Lawyers for the Federal Reserve were supposed to explain on Wednesday (Aug. 21) how the Fed would act to reduce debit-card transaction fees. Instead, they told a judge that the Fed was appealing his ruling and has no plan for an interim fee reduction, Reuters reported.
The Fed's general counsel, Scott Alvarez, told U.S. District Judge Richard Leon that the agency would prefer to keep the current 21-cent debit transaction fee cap in place while the case was appealed. Alvarez said it would be unreasonable to ask the Fed to craft new fee limits while it was asking an appeals court to approve its current fee cap.
Attorneys for both retailers and banks said their clients would have to change systems to comply with any interim rule, even though it might be thrown out by the appeals court. "Switching back and forth is something that imposes costs on everybody," said Seth Waxman, a banking industry lawyer.
Leon ruled on July 31 that the Fed failed to follow the Dodd-Frank financial reform law when it set a debit fee cap of 21 cents per transaction in 2011. The Fed had originally calculated a 12-cent cap, but later raised it to 21 cents after recalculating to include bank costs that weren't directly related to debit transaction processing. Leon called the new calculations "utterly indefensible," and said he expected the Fed to fix the problem in "months, not years."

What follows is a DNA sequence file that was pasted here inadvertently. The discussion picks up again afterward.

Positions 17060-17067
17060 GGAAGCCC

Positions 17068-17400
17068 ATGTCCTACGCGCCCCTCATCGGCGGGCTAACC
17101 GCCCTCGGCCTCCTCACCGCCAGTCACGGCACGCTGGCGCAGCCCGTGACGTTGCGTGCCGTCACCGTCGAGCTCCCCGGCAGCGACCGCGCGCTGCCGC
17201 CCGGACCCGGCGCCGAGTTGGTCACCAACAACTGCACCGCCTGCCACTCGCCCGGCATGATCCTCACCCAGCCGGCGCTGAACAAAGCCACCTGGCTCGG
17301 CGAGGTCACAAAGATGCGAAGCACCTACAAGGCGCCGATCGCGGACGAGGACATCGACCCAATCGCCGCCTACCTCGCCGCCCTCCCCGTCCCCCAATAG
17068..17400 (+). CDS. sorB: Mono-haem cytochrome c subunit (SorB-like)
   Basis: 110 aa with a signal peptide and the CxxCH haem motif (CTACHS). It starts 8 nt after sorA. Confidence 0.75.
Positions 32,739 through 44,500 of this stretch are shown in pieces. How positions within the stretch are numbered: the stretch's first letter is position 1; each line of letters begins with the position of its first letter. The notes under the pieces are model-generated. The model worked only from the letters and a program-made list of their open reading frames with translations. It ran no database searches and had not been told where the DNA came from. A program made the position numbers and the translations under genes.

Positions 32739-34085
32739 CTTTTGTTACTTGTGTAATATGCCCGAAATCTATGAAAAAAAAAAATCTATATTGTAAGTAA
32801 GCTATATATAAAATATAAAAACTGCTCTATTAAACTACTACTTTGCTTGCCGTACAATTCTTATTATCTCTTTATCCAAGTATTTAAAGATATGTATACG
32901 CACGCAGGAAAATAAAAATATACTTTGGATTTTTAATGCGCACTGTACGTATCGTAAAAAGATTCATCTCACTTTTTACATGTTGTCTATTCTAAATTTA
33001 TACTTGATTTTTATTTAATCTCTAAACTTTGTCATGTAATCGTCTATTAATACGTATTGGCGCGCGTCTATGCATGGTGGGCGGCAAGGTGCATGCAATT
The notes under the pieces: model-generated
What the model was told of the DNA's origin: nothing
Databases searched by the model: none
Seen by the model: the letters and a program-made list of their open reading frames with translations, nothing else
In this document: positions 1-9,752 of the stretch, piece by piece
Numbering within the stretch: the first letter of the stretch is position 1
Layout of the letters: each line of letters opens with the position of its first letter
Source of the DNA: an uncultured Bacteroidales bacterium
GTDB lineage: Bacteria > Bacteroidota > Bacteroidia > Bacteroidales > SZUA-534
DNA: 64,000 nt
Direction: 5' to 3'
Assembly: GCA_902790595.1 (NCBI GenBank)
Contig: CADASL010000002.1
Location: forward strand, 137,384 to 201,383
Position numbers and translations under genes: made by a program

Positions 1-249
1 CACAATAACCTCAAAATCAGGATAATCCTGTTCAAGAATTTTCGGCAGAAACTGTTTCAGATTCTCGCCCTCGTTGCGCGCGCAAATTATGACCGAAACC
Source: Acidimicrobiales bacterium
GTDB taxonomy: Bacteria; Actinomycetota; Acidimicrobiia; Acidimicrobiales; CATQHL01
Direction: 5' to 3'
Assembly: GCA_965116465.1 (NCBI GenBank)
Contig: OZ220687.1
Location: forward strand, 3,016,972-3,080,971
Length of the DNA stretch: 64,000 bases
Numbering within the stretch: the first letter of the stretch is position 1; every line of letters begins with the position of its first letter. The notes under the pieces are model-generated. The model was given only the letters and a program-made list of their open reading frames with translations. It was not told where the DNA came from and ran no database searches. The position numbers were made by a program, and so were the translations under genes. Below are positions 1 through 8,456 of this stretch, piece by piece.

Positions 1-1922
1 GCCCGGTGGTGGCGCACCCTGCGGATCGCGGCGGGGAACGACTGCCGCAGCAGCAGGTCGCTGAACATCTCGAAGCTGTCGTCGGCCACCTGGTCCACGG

With Wednesday's appeal, Leon may have gotten what he wanted. The Fed officially had 60 days to appeal Leon's decision, but in order to avoid having to come up with a plan for an interim fee, the agency filed for its appeal just 21 days after the ruling. That effectively fast-tracks the appeal, which is clearly what Leon had in mind.
None of this changes the debit fees that retailers are currently required to pay, because Leon also ruled in July that the current fees would remain in place until the Fed came up with interim rules. However, unless the appeals court reverses Leon's decision, merchants could see both a rate reduction and the return of potentially billions of dollars in overcharged fees—and that's increasingly likely to happen sooner rather than later.
- See this Reuters story
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